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Flashcards in Principles of Sensation Deck (21):

What are the 3 fundamental steps of information processing?

1. transduction

2. transmission

3. perception


Which is the conscious process: perception or sensation?



What is transduction?

It's a multistep process where stimulus energy (electromagnetic, mechanical or chemical) is converted into electrical potentials that can be interpreted by the nervous system


What is a receptor potential?


What needs to happen for it to fire?

It's a graded response to a stimulus that can be depolarizing or hyperpolarizing, OR BOTH.

They have a threshold in stimulus amplitude that must be reached before they'll fire


What will happen to the receptor potentials when the stimuli is particularly intense?

Their amplitude will saturate


What is a receptive field, and how is it defined anatomically?

FOr each receptor cell there is a small aprt of the world it encodes for - it's the spatial region where a stimulus will produce a response

anatomically it's defined by the dendrites to the receptor cells

NOTE: receptive fields can overlap = redundancy


What makes up a sensory unit?

the primary afferent and any receptors that define its receptive field


How can a receptor encode stimulus modality?

By responding to one form of energy more than any other


individual receptors responsing only to a narrow range of that energy


The type of energy that a receptor responds to under normal conditions is called the ____, while an ____ is of a different typ eof energy that will cause the receptor to respond only if intense enough.

adequate stimulus (light for vision)

inadequate stimulus (pressure for vision)


What theory explains why an inadequate stimulus is perceived as the adequate stimulus?

THe labelled line theory

We learn and "map" sensations in a way that our brain will perceive pressure on the eye as light because that's the signal that is usually transmitted by that pathway


What are the 3 main type sof energy humans can detect?

electromagnetic: light and thermal

mechanical: sound, gravity, head movement, tough, pressure, blood pressure

chemical: tastants, odorants, physiological modulators like O2 concentration


How is stimulus intensity encoded - two ways...

1. frequency coding - firing rate of sensory neurons increases with increased intensity

2. population coding - nuber of primary afferents responding increases through recruitment with increased intensity


If threshold is the minimal intensity ot produce a response and saturation is the maximal response, what is the difference between threshold and saturation?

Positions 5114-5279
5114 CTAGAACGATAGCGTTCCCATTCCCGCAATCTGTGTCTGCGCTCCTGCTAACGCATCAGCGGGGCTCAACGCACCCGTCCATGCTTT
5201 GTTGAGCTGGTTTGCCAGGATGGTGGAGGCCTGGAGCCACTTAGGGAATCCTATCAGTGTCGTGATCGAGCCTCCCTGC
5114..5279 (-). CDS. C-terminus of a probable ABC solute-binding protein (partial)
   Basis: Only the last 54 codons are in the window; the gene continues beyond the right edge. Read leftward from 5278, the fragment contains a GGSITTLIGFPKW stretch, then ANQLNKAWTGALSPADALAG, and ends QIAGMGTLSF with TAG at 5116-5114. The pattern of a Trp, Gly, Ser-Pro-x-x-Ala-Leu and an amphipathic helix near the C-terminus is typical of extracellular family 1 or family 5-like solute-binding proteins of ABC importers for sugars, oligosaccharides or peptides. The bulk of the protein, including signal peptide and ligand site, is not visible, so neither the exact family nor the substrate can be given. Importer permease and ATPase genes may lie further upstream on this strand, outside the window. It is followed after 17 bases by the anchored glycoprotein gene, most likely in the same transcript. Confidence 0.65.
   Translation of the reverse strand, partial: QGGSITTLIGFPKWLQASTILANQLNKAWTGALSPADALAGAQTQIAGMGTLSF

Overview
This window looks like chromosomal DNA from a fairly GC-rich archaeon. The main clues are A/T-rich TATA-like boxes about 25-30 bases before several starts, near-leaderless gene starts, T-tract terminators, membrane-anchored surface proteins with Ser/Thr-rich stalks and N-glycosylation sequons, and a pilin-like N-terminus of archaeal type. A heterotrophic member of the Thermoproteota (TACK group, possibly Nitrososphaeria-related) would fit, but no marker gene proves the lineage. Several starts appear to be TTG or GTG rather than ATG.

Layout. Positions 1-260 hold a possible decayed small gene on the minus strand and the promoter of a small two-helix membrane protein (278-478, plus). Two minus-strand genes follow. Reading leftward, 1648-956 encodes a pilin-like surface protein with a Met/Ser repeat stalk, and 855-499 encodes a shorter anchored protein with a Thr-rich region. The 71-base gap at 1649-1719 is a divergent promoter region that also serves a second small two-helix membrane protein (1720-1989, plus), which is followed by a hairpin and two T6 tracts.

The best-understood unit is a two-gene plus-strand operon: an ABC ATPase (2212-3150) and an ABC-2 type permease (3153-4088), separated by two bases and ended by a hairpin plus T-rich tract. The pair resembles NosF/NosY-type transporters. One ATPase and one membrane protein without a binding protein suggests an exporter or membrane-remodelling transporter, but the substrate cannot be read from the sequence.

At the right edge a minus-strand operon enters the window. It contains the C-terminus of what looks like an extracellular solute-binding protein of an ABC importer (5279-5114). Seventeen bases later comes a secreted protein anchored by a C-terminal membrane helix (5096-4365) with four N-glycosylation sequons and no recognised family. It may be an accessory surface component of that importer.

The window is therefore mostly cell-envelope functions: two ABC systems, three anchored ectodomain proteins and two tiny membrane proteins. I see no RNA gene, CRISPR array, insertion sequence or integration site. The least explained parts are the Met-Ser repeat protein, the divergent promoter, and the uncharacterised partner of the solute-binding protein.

dynamic range


Describe recruitment in more detail...

THis goes back to the idea of receptive fields overlapping...

1 neuron at the center of the field responds "best" because it has the lowest threshold for the stimulus and it will respond first

the adjacent neurons within the receptive field will respond next - they have a higher threshold for the stimulus

the more intense the stimulus, the more neurons will be recruited and via population coding, the brain will register this increase in intensity


What is adaptation and what is the difference between tonic adaptation and phasic adaptation?

Adaptation is the process by which the response of a receptor to a CONSTANT stimulus DECLINES over time


slow adaptation = tonic

rapid adaptation = phasic


Do all of our senses undergo adaptation?

The vast majority do, but out sensation of gravity does not


What is acuity?

the ability to localize a stimulus


What are the two things that determine acuity?

receptive field size = smaller field size - greater acuity

Receptor density = more receptors - greater acuity


What is the inherent paradox between intensity coding and acuity?

How is it solved?

the higher the intensity, the more neurons are recruited, the harder it should be to localize (in theory)

We solve this thorugh lateral inhibition


Describe lateral inhibition

It's a process that occurs IN THE CNS

Recruitment occurs in the PNS

the central axon sends out collaterals by inhibitory interneurons

As the action potential travels up the axon, the adjacent neurons are shut off and the difference in the action potential betin generated by the central neuron compared to the adjacent neurons becomes more pronounced

this preserves the fact that the center of the stimulus is generating excitation

ultimatley this depends on second order neurons